We seem to be in a golden age of startups. From my nearly quarter century view as a serial entrepreneur, it certainly seems that entrepreneurship does nothing but rise year after year.
Surprisingly, the U.S. Department of Labor says otherwise. According to the Bureau of Labor Statistics entrepreneurship has been declining.
According to the same research, the death rate of small businesses is exceeding the birth rate.
Three possible answers to the difference between how the startup market feels vs. what the data says:
1- The Department of Labor doesn’t make a distinction between scalable startups, the corner bakery, or a solopreneur web designer. To the DoL, a new business is a new business. Perhaps the recession quashed a lot of dreams of corner bakeries?
2- There are lot more dreamers than doers. Perhaps the seeming rise in startups is more wannapreneurs than entrepreneurs, dreaming of starting a startup, talking about their startup, but not launching their startup.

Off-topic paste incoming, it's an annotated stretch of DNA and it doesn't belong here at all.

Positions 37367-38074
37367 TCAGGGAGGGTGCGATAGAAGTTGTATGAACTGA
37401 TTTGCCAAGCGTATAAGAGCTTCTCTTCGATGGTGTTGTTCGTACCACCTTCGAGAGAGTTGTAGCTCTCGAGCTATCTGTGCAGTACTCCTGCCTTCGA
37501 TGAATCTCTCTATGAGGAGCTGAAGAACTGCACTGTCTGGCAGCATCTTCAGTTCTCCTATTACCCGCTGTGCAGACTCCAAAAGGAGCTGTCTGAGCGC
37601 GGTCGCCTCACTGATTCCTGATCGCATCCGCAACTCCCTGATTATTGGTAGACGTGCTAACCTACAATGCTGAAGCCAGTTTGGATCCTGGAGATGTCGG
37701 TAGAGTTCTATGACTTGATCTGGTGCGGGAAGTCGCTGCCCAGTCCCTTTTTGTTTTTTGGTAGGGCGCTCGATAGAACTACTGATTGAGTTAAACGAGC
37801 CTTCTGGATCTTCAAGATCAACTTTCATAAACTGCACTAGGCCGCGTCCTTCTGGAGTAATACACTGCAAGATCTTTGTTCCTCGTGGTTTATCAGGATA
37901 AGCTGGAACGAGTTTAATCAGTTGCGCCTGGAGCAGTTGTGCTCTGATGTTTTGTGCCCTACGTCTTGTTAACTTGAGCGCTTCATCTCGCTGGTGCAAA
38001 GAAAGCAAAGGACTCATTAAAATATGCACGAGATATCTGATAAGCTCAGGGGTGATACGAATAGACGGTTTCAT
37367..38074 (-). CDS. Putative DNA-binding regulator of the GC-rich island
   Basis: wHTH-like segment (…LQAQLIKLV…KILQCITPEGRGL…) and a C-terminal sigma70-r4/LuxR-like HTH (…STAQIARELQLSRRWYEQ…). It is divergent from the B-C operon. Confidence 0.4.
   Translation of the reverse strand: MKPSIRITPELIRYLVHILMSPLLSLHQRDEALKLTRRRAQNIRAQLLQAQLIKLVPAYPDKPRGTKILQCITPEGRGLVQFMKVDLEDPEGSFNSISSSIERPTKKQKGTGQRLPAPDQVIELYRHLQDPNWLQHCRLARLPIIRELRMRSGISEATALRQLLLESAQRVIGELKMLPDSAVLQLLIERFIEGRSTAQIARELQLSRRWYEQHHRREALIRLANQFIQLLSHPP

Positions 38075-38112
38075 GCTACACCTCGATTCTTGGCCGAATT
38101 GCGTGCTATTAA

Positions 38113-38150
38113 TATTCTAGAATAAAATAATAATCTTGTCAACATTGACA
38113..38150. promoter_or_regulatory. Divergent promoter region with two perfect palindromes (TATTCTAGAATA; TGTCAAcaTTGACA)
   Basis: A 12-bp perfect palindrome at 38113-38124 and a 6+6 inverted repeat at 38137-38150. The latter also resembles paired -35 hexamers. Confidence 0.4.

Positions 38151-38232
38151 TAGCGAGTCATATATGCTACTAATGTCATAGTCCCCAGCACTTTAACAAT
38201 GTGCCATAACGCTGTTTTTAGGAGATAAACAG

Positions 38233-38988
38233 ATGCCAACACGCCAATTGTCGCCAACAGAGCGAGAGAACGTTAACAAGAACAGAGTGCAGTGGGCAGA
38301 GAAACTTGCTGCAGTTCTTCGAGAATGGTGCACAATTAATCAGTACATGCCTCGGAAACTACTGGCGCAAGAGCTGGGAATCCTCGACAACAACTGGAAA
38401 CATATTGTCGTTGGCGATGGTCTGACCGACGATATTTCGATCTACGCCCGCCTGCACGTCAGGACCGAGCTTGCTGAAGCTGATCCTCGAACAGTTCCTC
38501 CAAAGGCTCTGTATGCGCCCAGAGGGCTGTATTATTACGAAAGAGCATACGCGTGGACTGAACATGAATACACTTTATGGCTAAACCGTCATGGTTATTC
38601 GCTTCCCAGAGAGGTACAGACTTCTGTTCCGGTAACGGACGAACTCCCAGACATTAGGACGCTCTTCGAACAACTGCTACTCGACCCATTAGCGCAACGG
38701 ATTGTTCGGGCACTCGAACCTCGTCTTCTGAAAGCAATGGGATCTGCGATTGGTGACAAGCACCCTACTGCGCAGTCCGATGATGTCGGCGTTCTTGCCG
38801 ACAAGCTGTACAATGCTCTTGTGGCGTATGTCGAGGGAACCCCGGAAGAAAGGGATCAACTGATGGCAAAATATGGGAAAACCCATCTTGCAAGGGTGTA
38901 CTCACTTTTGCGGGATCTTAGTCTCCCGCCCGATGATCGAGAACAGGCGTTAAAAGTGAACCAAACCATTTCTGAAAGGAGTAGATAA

3- The ease of starting a startup has dropped to the point where fewer founders are “all in”. Perhaps more founders are doing their startups on evenings, weekends, and during breaks in their workday, not quitting their job, and thus not appearing as small business owners in the DoL statistics.
My gut says that the truth is a mix of all three of these reasons. However, the trigger for pulling up this research was an article from The Atlantic: The Rate of New Business Formation Has Fallen By Almost Half Since 1978. And that headline seemed too incredible to believe.
Further confirmation of this drop comes from The Kauffman Foundation and the Brookings Institute, as reported in The Washington Post: The Decline of American Entrepreneurship.
What do you think is happening here?